City council debates possible additions to Robert Crown Center

Kimberly Railey

The Evanston City Council on Monday night unanimously agreed to seek competitive detailed proposals from three developers interested in building and operating a new ice rink and community center at Crown Park.

That decision did not so much spark debate as did considerations of building and site elements for the Robert Crown Center, 1701 Main St.

One point of contention surrounded the inclusion of indoor facilities for baseball, soccer and lacrosse at the site, an idea already proposed for the city’s former recycling center, 2222 Oakton St.

Ald. Ann Rainey (8th) said the addition of these facilities would be highly profitable.

“When I was reading this proposal, it was foremost in my mind that this actually is the addition to the Robert Crown reconstruction and rebuilding that will make this a lucrative prospect for any developer who is involved,” Rainey said.

Ald. Don Wilson (4th) said he did not weigh that possibility but felt it would harm the project’s feasibility. The extra expense incurred from adding space in the building would significantly hike its overall cost, he said.

He added the number of parking spaces would also need to be increased, a move that would fill even more of the park that surrounds the center.

Rainey countered many people wouldn’t stay for sports practices and that their seasonal nature would not attract constant visitors, calling the situation a “win-win.”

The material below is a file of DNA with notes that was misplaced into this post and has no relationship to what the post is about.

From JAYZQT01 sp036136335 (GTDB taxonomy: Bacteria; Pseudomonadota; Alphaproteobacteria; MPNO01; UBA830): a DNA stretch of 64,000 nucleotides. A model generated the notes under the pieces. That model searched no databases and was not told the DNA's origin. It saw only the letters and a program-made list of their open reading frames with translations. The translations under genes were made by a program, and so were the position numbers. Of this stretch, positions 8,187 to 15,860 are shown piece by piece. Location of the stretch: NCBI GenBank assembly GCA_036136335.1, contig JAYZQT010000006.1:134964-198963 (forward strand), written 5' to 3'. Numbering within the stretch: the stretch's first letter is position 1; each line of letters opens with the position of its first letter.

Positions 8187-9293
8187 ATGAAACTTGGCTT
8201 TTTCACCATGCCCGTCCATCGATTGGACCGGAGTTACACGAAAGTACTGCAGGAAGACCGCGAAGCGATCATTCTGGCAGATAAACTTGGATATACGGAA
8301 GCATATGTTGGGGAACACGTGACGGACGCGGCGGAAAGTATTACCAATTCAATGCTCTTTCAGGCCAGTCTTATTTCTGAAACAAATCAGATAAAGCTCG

“This is the time to think big,” Rainey said. “If you’re going to be doing this, we cannot as a city to give away a piece of our property.”

Also debated was the proposal to build a 5,000-square-foot library within the center.

Wilson said he has specifically discussed the option with library board over the years, addressing Ald. Dolores Holmes’ (5th) concerns that its members may not even be interested in creating an additional branch.

“It’s been my vision and my intention to have library space in that building,” he said.

City Manager Wally Bobkieciwz said his understanding is the public library would pay rent for the library space and the city would rent the recreation space, aside from the ice rinks.

Submissions for the developers’ proposals are due Feb. 2, 2012.

At Monday night’s meeting, Evanston aldermen also chose to postpone taking action on authorizing Bobkiewicz to apply for a Tiger III discretionary grant. The grant’s money would be used to finance the reconstruction of parts of Church Street and Dodge Avenue.

The project would also include the addition of bicycle accommodations on Church Street from Lawler Avenue in Skokie to Chicago Avenue in Evanston. That decision was made after Evanston was denied Tiger III funding last year, said Suzette Robinson, director of the city’s public works department.

Its total cost is estimated at $16.3 million, of which about $11 million would be covered by the grant.

Ald. Coleen Burrus (9th) said although she supported the project, the percentage of the city debt compared to its revenue is a “serious concern.”

“We’re talking again of adding more debt,” Burrus said. “What are we doing when we’re talking about these project? What is the return on the investment and can we afford to do it?”

Responding to Burrus’ concerns over the project being first introduced Monday, Ald. Peter Braithwaite (2nd) said the grant simply added a new element to the West Evanston Plan of 2007.

The deadline for the Tiger III grant application is Oct. 31.

[email protected]